California Republicans love to talk about limiting government, fighting bureaucracy and keeping taxes low, but on March 17 they proved that this is nothing more than a rhetorical device. Given the opportunity to rein in the size and power of government in a tangible way, Assembly Republicans — with one sole exception — punted. They rallied to save some of the most abusive and wastrel government agencies around.
California voters ought to at least understand where the overwhelming majority of GOP Assembly members stand — on the side of big government, higher taxes and uncontrolled debt and against property rights, individualism and freedom. As the party blathers about luring minority and working-class voters, let it be clear that the GOP sided with the developers and government planners who want to drive minorities and working-class people off of their property.
As part of the governor’s budget package, the Assembly voted on SB77, which would have ended the state’s redevelopment agencies. But the only longtime redevelopment foe, Chris Norby of Fullerton, sided with taxpayers and property owners. The rest of the Assembly Republicans voted “no” or didn’t vote at all. Had even one of the Republicans joined Norby, the bill would have passed with a two-thirds majority. At presstime, the vote remained open, with one or two Republicans still on the fence, but why is it this hard to get Republicans to live up to their own stated principles?
Redevelopment was started decades ago to upgrade decrepit urban areas, but in the ensuing years the state’s now-nearly 400 active redevelopment agencies have become horrific abusers of eminent domain. They routinely take private property from homeowners and small business owners and give it to developers on the cheap. Redevelopment agencies subsidize big-box stores and auto malls — it’s about luring sales taxes, not about upgrading blight. Government officials don’t care whose rights they erode in the process of gaining more money for government.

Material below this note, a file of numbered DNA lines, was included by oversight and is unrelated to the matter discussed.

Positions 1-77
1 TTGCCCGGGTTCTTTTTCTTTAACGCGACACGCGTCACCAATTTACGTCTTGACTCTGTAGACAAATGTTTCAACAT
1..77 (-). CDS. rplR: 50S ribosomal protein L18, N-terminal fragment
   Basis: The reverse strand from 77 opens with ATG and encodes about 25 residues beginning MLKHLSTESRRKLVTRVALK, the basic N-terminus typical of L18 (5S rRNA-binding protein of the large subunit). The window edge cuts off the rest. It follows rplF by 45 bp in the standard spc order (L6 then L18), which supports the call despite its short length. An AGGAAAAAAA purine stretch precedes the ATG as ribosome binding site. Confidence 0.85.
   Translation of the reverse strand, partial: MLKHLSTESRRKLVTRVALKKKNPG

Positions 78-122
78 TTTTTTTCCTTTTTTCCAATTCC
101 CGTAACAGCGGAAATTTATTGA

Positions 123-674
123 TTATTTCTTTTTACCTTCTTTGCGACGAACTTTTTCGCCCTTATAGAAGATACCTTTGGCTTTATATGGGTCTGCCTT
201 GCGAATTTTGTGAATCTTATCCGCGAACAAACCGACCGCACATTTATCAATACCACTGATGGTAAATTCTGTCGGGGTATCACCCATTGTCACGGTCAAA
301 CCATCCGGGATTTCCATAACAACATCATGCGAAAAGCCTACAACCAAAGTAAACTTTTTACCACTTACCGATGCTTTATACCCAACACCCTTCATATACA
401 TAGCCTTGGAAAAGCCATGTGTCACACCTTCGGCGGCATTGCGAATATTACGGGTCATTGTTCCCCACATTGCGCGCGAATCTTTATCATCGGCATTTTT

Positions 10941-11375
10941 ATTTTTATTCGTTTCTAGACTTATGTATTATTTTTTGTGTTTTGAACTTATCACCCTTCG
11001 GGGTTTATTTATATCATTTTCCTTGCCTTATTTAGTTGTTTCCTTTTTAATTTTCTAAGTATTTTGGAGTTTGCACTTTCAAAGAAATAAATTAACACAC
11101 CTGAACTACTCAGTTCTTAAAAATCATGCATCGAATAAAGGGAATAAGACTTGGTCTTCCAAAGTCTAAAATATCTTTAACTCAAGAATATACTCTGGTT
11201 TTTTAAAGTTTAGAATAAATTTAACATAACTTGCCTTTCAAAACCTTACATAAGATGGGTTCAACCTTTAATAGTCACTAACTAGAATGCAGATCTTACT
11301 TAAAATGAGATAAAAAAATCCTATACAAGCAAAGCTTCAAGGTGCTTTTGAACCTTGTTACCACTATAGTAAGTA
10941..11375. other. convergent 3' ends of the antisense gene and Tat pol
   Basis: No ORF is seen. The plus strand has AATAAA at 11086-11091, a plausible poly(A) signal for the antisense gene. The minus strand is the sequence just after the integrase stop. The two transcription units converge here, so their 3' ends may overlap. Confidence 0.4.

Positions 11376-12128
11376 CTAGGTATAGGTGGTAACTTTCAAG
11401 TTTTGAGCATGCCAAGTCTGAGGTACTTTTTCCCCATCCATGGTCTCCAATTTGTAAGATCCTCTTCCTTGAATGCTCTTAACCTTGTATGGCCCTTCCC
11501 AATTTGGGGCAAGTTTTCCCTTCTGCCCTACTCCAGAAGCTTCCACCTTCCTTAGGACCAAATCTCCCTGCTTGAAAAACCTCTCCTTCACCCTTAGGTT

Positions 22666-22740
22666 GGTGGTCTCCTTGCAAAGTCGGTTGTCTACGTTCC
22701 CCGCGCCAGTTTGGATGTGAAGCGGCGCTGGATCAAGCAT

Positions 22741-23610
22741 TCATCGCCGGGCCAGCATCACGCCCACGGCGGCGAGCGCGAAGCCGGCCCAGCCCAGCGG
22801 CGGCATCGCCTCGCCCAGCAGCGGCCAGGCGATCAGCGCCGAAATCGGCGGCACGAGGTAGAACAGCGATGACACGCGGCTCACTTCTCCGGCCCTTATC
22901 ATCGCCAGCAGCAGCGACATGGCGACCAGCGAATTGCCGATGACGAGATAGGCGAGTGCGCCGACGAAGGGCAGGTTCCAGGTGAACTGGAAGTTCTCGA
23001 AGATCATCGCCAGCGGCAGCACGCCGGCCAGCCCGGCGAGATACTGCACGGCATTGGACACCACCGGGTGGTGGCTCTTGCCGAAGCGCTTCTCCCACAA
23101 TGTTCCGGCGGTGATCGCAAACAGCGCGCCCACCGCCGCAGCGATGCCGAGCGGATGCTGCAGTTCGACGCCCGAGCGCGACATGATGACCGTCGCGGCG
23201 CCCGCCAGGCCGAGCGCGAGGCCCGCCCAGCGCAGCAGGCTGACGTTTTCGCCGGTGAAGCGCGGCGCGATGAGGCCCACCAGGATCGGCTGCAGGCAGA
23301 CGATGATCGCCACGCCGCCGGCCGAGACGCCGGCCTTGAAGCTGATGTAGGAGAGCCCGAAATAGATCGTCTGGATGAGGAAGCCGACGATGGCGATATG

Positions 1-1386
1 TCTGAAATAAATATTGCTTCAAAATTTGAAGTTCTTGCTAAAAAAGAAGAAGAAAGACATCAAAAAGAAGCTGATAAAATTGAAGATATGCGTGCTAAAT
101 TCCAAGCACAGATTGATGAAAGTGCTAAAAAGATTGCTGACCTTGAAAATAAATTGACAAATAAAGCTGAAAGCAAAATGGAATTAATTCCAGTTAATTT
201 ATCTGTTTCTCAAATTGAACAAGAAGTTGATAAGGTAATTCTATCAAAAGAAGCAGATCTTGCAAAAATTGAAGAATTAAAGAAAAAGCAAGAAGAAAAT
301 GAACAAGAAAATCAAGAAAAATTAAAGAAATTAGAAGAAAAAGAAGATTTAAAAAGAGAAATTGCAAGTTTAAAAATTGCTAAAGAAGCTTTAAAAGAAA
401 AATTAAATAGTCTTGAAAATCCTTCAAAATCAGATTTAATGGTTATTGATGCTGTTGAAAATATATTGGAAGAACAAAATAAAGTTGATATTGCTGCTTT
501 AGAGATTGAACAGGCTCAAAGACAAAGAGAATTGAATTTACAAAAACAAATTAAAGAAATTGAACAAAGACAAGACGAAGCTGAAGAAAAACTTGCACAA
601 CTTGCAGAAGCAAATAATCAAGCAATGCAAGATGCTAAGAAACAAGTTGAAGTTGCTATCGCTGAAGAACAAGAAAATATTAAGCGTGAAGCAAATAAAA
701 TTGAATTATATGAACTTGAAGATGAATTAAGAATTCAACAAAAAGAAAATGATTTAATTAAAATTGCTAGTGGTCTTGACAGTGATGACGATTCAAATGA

Gov. Jerry Brown has targeted the agencies because they divert 12 percent of the state’s property taxes from traditional public services (schools, police, parks and firefighting) to corporate welfare. He figures the state can save about $1.7 billion as he seeks to close a gaping $26.6 billion budget hole. This should have been a no-brainer with any Republican with a brain. But the California GOP is the party of numbskulls.
Redevelopment is about everything Republicans claim to loath: bureaucracy, debt, abuses of property rights, big government, excessive land-use rules, subsidized housing and fiscal irresponsibility. In California cities, redevelopment bureaucrats bully people and impose enormous burdens on taxpayers.
Some sided with redevelopment because of their support for local projects. Most Republicans offered lame excuses. For instance, they argued that if redevelopment agencies were shut down, something new and equally bad would take its place. That’s an absurd argument. They might as well oppose tax cuts by arguing that the government will find other ways to raise the revenue. It’s true that Democrats are doing the right thing for the wrong reason here, but so what? A serious party takes its opportunities as they come along.
Ironically, the Democrats claimed to love redevelopment, but voted to end the agencies as a way to save money. Republicans often criticized the redevelopment process, but then rallied the troops to save it. Let’s at least dispense with all the rhetoric. The party that saved redevelopment is no friend of the California taxpayer.
Steven Greenhut is editor of www.calwatchdog.com. Write to him at email@example.com.